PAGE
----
"The AP first confirmed Levinson's CIA ties in 2010 and continued reporting to uncover more details. It agreed three times to delay publishing the story because the U.S. government said it was pursuing promising leads to get him home," the news agency said in its report.

"The AP is reporting the story now because, nearly seven years after his disappearance, those efforts have repeatedly come up empty. The government has not received any sign of life in nearly three years. Top U.S. officials, meanwhile, say his captors almost certainly already know about his CIA association."

McGee said Levinson family did not want the AP or Washington Post to publish the story.

"The publication of the story was not authorized by the family," McGee said. "We did not give permission and we were not aware other than two hours in advance that the decision had been made. Having said that, there are some advantages to this. Once it's out, you no longer have to lie."

CNN's Susan Candiotti and Elise Labott contributed to this report.

ADVERTISEMENT
Part of complete coverage on
updated 5:45 PM EST, Tue December 16, 2014
Pakistan Taliban say the school attack was revenge for the killing of children in a military offensive -- but they are being pressed by defections to ISIS.
A group that claims it hacked Sony Pictures has posted a public threat against moviegoers who see Sony's "The Interview."
updated 9:43 PM EST, Wed December 17, 2014
The gunman behind the deadly siege in Sydney this week was not on a security watch list, and Australia's Prime Minister wants to know why.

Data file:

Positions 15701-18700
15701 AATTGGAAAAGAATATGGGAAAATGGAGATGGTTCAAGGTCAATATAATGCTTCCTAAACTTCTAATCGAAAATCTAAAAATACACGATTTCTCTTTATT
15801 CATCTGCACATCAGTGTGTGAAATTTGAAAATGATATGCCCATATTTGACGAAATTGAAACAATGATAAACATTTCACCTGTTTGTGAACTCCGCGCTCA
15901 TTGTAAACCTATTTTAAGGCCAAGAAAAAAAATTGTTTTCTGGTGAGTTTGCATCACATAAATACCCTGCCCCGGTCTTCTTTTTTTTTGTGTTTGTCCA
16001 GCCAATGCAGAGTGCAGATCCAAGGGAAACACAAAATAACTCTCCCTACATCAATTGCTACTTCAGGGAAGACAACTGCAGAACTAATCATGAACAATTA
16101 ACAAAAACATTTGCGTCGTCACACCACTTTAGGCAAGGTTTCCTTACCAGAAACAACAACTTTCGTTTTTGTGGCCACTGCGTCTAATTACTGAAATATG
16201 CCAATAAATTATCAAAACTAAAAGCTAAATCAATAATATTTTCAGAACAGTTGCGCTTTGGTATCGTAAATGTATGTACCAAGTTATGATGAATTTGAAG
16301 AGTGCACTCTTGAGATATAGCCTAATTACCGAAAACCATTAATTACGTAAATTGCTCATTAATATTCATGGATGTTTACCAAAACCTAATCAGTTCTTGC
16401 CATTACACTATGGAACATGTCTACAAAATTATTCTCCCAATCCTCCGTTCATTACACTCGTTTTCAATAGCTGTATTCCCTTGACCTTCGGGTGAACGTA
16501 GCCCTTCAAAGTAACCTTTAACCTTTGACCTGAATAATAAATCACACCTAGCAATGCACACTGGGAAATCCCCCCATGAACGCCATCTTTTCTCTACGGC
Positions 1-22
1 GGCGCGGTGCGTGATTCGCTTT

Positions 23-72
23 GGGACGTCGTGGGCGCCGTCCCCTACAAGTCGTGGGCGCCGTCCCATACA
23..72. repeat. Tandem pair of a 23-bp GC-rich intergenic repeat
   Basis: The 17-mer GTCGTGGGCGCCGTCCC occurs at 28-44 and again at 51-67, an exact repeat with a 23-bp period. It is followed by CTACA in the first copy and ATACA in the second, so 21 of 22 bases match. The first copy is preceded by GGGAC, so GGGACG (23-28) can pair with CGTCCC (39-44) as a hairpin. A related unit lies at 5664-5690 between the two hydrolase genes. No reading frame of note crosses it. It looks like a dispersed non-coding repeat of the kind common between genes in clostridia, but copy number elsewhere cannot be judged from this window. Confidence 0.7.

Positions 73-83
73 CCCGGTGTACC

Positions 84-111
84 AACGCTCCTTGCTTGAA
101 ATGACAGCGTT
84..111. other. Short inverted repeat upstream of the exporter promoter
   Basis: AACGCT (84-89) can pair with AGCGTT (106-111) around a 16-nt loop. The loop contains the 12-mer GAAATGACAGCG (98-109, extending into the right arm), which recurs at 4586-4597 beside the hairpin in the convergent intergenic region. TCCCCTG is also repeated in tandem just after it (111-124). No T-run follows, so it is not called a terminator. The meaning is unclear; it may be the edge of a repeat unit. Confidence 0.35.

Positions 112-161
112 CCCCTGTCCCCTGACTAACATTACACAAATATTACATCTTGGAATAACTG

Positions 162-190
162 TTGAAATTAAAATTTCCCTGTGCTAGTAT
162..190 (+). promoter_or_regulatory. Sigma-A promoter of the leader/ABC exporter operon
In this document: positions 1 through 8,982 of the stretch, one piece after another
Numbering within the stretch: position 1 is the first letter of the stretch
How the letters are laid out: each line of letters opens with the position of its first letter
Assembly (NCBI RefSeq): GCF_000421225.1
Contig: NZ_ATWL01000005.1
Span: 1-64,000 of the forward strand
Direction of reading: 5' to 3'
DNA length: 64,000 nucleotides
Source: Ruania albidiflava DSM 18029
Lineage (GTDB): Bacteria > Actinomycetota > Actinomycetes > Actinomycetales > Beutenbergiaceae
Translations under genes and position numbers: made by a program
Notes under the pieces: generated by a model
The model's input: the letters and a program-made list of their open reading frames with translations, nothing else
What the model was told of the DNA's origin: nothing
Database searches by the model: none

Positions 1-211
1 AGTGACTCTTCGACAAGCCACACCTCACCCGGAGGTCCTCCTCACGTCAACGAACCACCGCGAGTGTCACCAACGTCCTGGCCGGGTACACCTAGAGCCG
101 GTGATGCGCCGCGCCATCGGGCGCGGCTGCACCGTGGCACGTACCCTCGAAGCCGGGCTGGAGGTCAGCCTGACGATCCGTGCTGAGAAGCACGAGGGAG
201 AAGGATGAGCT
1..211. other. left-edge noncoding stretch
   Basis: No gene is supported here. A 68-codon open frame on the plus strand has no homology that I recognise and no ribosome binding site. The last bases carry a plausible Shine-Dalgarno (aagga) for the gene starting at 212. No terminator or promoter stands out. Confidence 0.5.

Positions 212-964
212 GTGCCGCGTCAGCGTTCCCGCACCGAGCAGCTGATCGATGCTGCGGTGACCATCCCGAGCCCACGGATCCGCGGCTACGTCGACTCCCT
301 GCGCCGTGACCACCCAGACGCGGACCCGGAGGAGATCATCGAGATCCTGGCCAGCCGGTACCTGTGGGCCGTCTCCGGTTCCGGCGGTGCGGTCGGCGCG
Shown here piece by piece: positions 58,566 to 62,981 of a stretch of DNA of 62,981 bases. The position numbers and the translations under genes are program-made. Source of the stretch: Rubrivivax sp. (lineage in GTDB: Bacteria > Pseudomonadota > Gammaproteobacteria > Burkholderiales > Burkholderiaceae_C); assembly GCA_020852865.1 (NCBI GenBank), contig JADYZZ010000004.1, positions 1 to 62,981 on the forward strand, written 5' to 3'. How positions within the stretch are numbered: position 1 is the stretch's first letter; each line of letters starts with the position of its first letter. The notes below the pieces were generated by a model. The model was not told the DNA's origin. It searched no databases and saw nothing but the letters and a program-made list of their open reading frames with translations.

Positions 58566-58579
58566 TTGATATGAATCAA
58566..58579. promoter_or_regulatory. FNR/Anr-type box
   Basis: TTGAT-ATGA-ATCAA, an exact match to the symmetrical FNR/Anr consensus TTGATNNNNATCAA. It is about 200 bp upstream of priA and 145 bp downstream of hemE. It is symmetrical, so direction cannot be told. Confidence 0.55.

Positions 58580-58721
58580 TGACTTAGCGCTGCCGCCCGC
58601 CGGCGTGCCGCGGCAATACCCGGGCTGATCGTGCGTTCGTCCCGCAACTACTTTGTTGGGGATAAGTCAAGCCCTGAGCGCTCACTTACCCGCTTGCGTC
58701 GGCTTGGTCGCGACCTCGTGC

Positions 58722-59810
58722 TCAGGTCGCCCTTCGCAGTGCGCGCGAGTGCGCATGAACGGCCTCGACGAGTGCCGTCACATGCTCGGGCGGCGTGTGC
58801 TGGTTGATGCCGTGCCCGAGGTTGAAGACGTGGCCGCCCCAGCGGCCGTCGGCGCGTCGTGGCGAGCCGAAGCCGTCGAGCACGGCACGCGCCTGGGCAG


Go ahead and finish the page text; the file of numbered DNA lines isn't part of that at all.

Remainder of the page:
updated 4:48 AM EST, Thu December 18, 2014
Bestselling author Marjorie Liu had set her sights on being a lawyer, but realized it wasn't what she wanted to do for the rest of her life.
updated 3:27 PM EST, Tue December 16, 2014
CNN's Matthew Chance looks into an HRW report saying Russia has "legalized discrimination against LGBT people."
updated 9:12 PM EST, Mon December 15, 2014
The Sydney siege has brought home some troubling truths to Australians. They are not immune to what are often called "lone-wolf" terror attacks.
updated 7:12 PM EST, Mon December 15, 2014
A social media campaign condemning Islamophobia under the hashtag #illridewithyou has taken off after Sydney hostage siege.
Bill Cosby has kept quiet as sexual assault allegations mounted against him, but his wife, Camille, finally spoke out in defense of her husband.
updated 6:44 AM EST, Mon December 15, 2014
China-bound AirAsia flight turns back to Bangkok after passenger throws water over crew member.
updated 5:26 AM EST, Mon December 15, 2014
It takes Nepalese eye doctor, Sanduk Ruit about five minutes to change someone's life.
updated 5:54 AM EST, Tue December 16, 2014
This epic journey crosses 13,000 kilometers, eight countries over 21 days. Find out where.
updated 9:31 AM EST, Fri December 19, 2014
Each day, CNN brings you an image capturing a moment to remember, defining the present in our changing world.
Browse through images from CNN teams around the world that you don't always see on news reports.
ADVERTISEMENT